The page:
A nutrition degree from the University is accredited by the Association for Nutrition and offers you the chance to study nutrition alongside animal and plant production, food science and food safety, as well as biochemistry and physiology. The skills you’ll develop during your degree will give you the skills to apply for a variety of jobs.
What skills will I gain during my degree?
You will develop your understanding of the science around nutrients and their effects as well as the social factors which influence nutrition.
A nutrition degree covers food production, food science, physiology, behaviour, psychosocial issues and legislation.
It also develops your skills in:
- scientific research and taking an evidence based approach
- scientific writing
- behaviour change and motivation
- interpreting data
- laboratory techniques
- giving presentations
- working as part of a team
- report writing
From your degree you will be developing skills such as communication, working effectively with others, digital competency and reflection – skills that are highly valued by employers.
Biosciences Core Graduate Competencies
You will also develop 12 competencies which have been divided into these four headings:
- Fundamental skills
- Interpersonal skills
- Personal aspiration and development
- Professional responsibility
Explore the Biosciences Core Graduate Competencies
It is also worth thinking about the skills you are developing outside of your degree such as part-time work, work experience, voluntary or student society involvement. These will be very useful for future job applications.
How can I develop my skills and experience during my degree?
Gain work experience
Some larger food companies do offer summer internships that may be of interest to nutrition students, such as Nestlé and Marks and Spencer. These internships often aren’t as specific as being ‘nutrition internships’ but can be related to your degree and give you a great experience of working in a large corporate food business. For these types of internships you will find that applications will close in November or December for an internship to start the following June, so do plan to apply early.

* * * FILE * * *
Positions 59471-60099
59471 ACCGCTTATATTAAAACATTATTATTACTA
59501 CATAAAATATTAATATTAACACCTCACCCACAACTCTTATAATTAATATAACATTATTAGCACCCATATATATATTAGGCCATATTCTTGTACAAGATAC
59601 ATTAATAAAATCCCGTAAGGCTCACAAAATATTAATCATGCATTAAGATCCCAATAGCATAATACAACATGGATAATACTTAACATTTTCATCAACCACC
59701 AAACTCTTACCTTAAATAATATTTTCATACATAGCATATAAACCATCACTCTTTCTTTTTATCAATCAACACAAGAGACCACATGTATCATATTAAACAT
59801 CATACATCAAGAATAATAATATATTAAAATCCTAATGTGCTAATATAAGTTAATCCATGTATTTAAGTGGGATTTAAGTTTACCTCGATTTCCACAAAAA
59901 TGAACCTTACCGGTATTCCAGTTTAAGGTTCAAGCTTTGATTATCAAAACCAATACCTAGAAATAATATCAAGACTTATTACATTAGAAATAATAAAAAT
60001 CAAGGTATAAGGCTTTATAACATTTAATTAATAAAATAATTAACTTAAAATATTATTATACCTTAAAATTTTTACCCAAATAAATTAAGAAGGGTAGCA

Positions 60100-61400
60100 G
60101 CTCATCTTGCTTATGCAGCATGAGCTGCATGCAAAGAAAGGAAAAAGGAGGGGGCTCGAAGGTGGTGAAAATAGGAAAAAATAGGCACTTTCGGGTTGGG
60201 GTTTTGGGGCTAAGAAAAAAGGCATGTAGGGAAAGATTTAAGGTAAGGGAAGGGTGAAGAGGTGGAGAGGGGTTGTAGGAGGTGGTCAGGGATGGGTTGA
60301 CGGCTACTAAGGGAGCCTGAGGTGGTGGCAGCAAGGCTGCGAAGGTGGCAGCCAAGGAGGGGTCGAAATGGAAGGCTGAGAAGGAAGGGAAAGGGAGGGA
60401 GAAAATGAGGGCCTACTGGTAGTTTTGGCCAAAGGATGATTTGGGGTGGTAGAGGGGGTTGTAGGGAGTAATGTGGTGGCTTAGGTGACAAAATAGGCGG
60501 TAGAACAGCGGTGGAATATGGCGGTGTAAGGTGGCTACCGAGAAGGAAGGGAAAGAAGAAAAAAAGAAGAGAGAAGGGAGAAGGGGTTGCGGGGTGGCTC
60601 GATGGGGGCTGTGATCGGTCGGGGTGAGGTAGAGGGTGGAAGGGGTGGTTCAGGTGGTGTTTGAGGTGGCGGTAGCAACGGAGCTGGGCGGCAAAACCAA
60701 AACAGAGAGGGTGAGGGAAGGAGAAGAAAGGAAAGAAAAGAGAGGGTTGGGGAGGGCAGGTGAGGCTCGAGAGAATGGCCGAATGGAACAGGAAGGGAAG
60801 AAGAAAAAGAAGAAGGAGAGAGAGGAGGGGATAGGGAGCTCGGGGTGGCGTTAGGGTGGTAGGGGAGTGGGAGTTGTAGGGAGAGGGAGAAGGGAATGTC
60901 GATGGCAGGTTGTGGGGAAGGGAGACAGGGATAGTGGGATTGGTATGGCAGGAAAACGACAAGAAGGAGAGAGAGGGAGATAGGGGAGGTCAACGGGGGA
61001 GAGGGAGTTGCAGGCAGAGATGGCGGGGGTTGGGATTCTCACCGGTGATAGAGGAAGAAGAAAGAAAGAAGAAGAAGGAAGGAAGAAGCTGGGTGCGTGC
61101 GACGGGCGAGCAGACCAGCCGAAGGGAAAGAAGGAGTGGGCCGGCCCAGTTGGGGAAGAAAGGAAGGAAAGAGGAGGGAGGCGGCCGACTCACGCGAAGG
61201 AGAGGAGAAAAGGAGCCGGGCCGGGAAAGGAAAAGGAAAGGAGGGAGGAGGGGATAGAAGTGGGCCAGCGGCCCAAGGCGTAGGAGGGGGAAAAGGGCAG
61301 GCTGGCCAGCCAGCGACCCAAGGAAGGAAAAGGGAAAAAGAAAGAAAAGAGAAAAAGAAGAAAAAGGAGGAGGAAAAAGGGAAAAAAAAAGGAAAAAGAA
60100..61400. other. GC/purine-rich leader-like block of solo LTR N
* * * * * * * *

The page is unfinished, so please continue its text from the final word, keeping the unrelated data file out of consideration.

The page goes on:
Nottingham Summer Internships
If you would like to stay in Nottingham for the summer register your interest in this scheme. In previous years there have been opportunities advertised in local food companies, but also there will be roles that will help you to develop relevant skills such as working in multidisciplinary teams, communicating with a varied range of people or prioritising your workload.
Nottingham Internship Scheme
When looking for experience in smaller companies, you might find that they don’t advertise summer placements or work experience opportunities in the same way that the larger businesses do. In these cases you can send speculative applications to companies you are interested in to ask if they would have an opportunity. For more information on how to make speculative applications visit Targetjobs
Summer internships are also a great way to gain experience, whether in science or non-science based roles. Search for roles:
MyCareer - internships from companies targeting Nottingham students
Nottingham Internship Scheme
Sources of vacancies for internships
In the NHS
If you would like to gain experience working in the NHS, you can approach your local hospital.
While you are living in Nottingham you can apply for work experience placements in the East Midlands.
Unfortunately the hospitals do not have nutrition-specific opportunities, but experience of working with patients on various wards (for example, gastroenterology) could give you valuable experience of working in a hospital environment.
Work experience in the East Midlands - Health Education England